lice helicopters poured teargas liquid on the workers on the roof of the plant. Company goons indiscriminately fired slingshots with large bolts at the strikers. With no gas or water, the workers survived by eating rice balls. Workers remained disciplined and well-organised for daily combat. As the attacks increased, the KCTU mobilised support, and political groups and social movements rallied in front of the plant. They tried to deliver water and medicine, but management blocked all help while police stood by. On July 25 and 29, the KCTU held national workers’ rallies in support of the Ssanyong workers. But solidarity marches to Ssangyong Motors plant were blocked by riot police. In the ensuing confrontation, police injured and arrested scores of workers. The Family Support Committee and other groups kept up attempts to deliver water and medicine, and held rallies, press conferences and candle vigils. Hundreds of workers and activists spent their holidays at sit-camps outside the plant. But on August 5, company thugs violently cleared the sit-in tents. In face of growing pressure from the community and public opinion, management began dialogue on July 30 and 31. However, management had just a single option in mind: the union’s unconditional surrender and acceptance of the redundancies. The union refused and the dialogue broke down. The company responded by cutting off cut the plant’s power supply. On August 3, the company began its final offensive with the help of riot police. On August 3 and 4, the attack strengthened. The next day a massive attack took place. In the course of the attack, three workers fell from the roof and were seriously injured. A dozen workers were arrested. The riot police used extreme violence, including Taser guns and rubber bullets. The remaining strikers were isolated in one building, but continued the struggle in the face of great hardship. On August 6, a negotiated settlement finally ended the 77-day long struggle. For more than two months, workers occupied the whole plant, fighting the combined strength of the police, management, and hired goons. The broad solidarity from families, other workers, social movement activists and religious communities showed the legitimacy of their struggle. Although the final settlement included significant concessions, the Ssangyong workers won an important battle. The management had refused to recognise the workers as humans with rights, but the Ssangyong workers showed the truth through their heroic struggle. The Ssangyong workers did their best during the 77-day occupation. Though a full-scale victory was not won, these heroic working class warriors deserve the solidarity and homage of workers across the globe. R
Young-su Won is a member of the Preparation Group for a Socialist Workers’ Party in South Korea.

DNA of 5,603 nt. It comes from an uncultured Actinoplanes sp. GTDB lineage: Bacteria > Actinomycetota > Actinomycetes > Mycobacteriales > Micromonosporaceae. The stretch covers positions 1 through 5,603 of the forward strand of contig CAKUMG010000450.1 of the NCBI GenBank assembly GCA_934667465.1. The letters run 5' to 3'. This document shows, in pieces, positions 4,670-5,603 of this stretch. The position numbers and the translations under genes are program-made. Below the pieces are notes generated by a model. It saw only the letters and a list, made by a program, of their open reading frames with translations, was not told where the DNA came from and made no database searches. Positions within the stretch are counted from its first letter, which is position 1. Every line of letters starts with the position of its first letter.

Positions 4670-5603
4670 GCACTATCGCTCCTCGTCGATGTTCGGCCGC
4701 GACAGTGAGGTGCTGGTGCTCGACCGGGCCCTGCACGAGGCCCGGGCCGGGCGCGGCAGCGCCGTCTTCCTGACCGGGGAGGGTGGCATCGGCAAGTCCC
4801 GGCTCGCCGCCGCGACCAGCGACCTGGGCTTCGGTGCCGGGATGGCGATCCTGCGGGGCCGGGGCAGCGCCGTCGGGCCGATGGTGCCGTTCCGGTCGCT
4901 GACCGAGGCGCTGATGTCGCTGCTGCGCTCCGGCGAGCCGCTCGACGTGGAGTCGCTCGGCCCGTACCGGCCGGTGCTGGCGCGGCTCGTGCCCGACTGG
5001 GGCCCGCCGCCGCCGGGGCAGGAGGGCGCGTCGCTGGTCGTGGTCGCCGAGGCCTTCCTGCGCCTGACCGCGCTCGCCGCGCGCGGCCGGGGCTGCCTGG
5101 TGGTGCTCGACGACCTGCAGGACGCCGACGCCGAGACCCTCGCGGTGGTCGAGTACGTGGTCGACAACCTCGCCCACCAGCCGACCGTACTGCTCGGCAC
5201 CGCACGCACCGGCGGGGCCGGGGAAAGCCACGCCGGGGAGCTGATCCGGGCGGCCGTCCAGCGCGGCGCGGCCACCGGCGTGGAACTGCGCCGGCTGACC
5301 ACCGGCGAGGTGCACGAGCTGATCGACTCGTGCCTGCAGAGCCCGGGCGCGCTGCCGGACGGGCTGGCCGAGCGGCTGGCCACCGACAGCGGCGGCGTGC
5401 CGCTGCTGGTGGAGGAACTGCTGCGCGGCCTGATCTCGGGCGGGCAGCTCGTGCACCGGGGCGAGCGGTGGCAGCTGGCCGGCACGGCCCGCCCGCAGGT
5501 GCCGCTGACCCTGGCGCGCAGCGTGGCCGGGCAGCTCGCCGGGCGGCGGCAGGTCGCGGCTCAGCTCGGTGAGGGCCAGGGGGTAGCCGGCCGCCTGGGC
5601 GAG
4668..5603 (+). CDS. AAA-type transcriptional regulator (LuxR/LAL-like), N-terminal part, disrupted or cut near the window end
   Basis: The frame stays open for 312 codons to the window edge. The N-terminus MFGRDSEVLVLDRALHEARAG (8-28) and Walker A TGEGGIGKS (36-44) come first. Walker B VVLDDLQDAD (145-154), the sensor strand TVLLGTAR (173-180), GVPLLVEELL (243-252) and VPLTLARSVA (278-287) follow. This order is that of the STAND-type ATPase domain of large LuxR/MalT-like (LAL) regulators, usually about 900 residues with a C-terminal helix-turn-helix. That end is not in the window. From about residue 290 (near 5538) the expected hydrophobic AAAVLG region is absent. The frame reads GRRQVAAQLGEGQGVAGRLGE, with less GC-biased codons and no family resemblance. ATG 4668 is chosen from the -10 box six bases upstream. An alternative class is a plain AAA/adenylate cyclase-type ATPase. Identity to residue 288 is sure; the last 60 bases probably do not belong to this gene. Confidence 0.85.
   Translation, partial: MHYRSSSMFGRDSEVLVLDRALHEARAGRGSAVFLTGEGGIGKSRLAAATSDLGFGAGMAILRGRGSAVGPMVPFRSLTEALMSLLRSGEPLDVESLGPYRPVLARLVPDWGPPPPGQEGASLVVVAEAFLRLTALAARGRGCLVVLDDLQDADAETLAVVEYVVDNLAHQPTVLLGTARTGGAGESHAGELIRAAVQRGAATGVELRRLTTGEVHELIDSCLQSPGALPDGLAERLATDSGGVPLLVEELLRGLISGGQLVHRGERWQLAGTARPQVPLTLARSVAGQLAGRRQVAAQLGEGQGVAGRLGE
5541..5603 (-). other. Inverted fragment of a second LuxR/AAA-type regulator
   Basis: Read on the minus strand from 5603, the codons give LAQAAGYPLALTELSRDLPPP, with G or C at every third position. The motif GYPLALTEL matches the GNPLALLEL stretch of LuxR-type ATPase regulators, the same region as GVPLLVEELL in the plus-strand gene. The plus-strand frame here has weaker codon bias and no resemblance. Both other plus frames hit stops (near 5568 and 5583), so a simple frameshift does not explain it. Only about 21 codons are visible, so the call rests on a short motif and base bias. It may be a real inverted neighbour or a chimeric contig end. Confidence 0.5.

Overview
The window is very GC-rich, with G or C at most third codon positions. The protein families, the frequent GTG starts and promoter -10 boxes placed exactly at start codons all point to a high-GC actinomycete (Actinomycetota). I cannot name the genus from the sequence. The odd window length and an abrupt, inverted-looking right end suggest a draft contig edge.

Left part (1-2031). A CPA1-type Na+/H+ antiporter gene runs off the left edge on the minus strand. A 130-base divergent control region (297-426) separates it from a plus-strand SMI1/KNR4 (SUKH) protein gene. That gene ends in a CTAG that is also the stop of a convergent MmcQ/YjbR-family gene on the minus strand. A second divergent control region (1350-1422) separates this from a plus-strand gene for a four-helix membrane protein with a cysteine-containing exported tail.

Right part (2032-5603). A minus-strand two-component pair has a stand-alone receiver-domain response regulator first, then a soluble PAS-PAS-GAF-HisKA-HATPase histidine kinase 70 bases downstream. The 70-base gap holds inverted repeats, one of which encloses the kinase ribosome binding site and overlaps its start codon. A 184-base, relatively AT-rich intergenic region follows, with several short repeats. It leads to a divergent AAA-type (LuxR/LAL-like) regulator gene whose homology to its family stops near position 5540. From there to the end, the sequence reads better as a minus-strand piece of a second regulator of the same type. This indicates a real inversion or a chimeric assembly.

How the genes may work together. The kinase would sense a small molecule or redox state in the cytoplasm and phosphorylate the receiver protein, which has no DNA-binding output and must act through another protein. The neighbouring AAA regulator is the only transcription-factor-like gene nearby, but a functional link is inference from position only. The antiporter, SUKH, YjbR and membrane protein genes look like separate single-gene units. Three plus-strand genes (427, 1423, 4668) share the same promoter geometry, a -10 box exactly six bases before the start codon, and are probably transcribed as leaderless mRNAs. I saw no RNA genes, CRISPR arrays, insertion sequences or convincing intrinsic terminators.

Venezuela: Class Struggle Heats Up Over Battle for Workers’ Control Federico Fuentes On July 22, Venezuelan President Hugo Chavez again declared his complete support for the proposal by industrial workers for a new model of production based on workers’ control. This push from Chavez, part of the socialist revolution, aims at transforming Venezuela’s basic industry. However, it faces resistance from within the state bureaucracy and the revolutionary movement. Presenting his government’s “Plan Socialist Guayana 20092019,” Chavez said the state-owned companies in basic industry have to be transformed into “socialist companies.” The plan was the result of several weeks of intense discussion among revolutionary workers from the Venezuelan Corporation of Guayana (CVG). The CVG includes 15 state-owned companies in the industrial Guayana region involved in steel, iron ore, mineral and aluminium production. The workers’ roundtables were established after a May 21 workshop, where industrial workers raised radical proposals for the socialist transformation of basic industry. Chavez addressed the workshop in support of many of the proposals. But events between the May 21 workshop and Chavez’s July 22 recent announcement reveal much of the nature of the class struggle inside revolutionary Venezuela. Chavez’s announcement is part of an offensive launched after the revolutionary forces won the February 15 referendum on the back of a big organisational push that involved hundreds of thousands of people in the campaign. The vote was to amend the constitution to allow elected officials to stand for re-election – allowing Chavez, the undisputed leader of the Venezuelan revolution, to stand for president in 2012. With oil revenue drying up due to the global economic crisis, the government is using this new position of strength to tackle corruption and bureaucracy, while increasing state control over strategic economic sectors. This aims to ensure the poor are not made to pay for the crisis. WORKERS’ CONTROL On May 21, Chavez publicly threw his lot in with the Guayana workers, announcing his government’s granting of demands for better conditions in state-owned companies and the nationalisation of a number of private companies whose workers were involved in industrial disputes.